Done and dusted

Want to be happier?  Well, some time ago I read something very interesting – and it’s stuck in my mind: researchers at University College London had found that just 20 minutes of housework a week reduces stress and lifts one’s spirits.

Now, I haven’t seen the research – and I’ve got far too much housework to do to investigate further  – but it made me think.

For a start, it suggests to me that, in general, people are now doing less than 20 minutes of housework a week – otherwise the findings wouldn’t really be relevant to many people. It seems such a small amount of time compared to the hours I spend trying to keep our finca clean and tidy.

It’s not that I’m a domestic goddess, who likes nothing better than buffing her mirrors or sweeping dust bunnies out from under the bed (although I doubt a real domestic goddess would have let things get that bad down there);  it’s simply that living in an old finca in the Mallorcan countryside is rather housework-intensive.

The demon dust

Dust is the demon here. In the winter, our woodburning stove is mainly to blame. Just bringing the log basket in usually leaves a trail of shredded bark, insects, moss, etc on the floor and then there’s the carrying out of the ashes every morning. If we’re really lucky when we open the outside door, the wind doesn’t blast the ashes out of the pan and all over the room. We’re not often that lucky.

But in spring and summer, when the stove is cold and doors and windows flung open, there’s another challenge to keeping the place tidy: the detritus blown in by the strong winds that usually whip through our valley. In July and August, when the ground is parched, clouds of dust – as well as the usual dead leaves and bits of twig – often accompany us in from the garden.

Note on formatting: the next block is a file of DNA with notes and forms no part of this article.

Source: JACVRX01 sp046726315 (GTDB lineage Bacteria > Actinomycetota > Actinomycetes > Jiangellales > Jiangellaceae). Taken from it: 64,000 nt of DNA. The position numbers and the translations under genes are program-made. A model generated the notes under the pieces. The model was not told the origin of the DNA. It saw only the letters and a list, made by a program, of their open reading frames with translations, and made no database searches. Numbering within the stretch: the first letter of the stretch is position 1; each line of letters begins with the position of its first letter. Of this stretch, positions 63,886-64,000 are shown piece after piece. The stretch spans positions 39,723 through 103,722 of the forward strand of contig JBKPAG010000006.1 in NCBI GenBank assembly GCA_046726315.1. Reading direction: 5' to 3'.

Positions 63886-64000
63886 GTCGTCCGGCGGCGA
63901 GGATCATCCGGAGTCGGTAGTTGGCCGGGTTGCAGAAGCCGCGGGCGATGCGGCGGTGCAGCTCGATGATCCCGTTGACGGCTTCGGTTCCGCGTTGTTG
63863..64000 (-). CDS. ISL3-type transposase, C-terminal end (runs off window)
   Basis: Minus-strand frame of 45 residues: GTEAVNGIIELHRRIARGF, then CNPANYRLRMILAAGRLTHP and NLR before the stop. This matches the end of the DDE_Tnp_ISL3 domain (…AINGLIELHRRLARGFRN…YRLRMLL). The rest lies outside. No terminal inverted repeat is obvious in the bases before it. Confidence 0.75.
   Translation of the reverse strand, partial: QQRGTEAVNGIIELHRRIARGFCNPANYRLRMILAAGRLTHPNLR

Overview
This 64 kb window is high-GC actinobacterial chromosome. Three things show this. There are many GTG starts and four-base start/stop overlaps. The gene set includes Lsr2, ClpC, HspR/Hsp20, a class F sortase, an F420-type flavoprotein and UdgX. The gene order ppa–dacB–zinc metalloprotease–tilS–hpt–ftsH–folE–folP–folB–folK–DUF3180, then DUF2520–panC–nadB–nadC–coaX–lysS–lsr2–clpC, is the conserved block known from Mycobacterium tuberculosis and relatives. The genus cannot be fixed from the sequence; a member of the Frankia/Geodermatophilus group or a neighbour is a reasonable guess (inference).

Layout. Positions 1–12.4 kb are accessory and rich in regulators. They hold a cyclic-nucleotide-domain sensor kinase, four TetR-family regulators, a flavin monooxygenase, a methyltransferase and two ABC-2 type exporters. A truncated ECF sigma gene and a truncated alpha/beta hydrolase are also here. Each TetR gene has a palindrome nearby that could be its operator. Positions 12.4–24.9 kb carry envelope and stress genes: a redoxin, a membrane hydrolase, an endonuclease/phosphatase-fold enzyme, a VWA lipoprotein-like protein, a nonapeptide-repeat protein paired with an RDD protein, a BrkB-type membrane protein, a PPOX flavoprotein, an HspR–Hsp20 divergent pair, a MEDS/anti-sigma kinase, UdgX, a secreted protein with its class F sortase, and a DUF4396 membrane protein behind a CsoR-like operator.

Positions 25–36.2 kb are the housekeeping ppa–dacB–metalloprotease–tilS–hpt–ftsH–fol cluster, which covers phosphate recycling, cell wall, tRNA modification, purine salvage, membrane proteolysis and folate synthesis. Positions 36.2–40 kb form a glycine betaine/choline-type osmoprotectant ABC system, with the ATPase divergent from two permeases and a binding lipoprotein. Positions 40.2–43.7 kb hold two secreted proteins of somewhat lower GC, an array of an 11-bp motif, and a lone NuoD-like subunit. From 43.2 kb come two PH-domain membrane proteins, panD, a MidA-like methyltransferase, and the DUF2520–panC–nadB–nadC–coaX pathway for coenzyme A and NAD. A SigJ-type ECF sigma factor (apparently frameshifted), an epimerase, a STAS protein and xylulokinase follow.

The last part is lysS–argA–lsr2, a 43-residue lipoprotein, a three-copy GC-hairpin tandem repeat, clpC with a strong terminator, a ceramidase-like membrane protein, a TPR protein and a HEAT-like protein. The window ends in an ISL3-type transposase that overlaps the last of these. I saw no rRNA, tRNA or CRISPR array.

Bugged by bugs

And don’t get me started on the terracotta ceiling tiles that grace many old fincas. Until The Boss got up there with a ladder and pot of filler, the gaps between some of them in our guest bathroom ceiling were so large that all manner of bugs – both dead and alive – regularly fell through from the space between the roof tiles and ceiling, littering the bathroom floor.

Minstral planting his hairs on a rug

Minstral, our beautiful 15-year-old Birman cat, makes his own contribution to my domestic duties, as clouds of fine white hairs waft in his wake. In the UK, his hairs didn’t show on the carpet like they do on tiled floors. And isn’t clearing up furballs fun?

I’ve just realised that I could have mopped the floor and dusted the dining room in the time I’ve taken to write this, but do I care? No. Reducing my housework to just 20 minutes a week is definitely going to lift my spirits.

Jan Edwards ©

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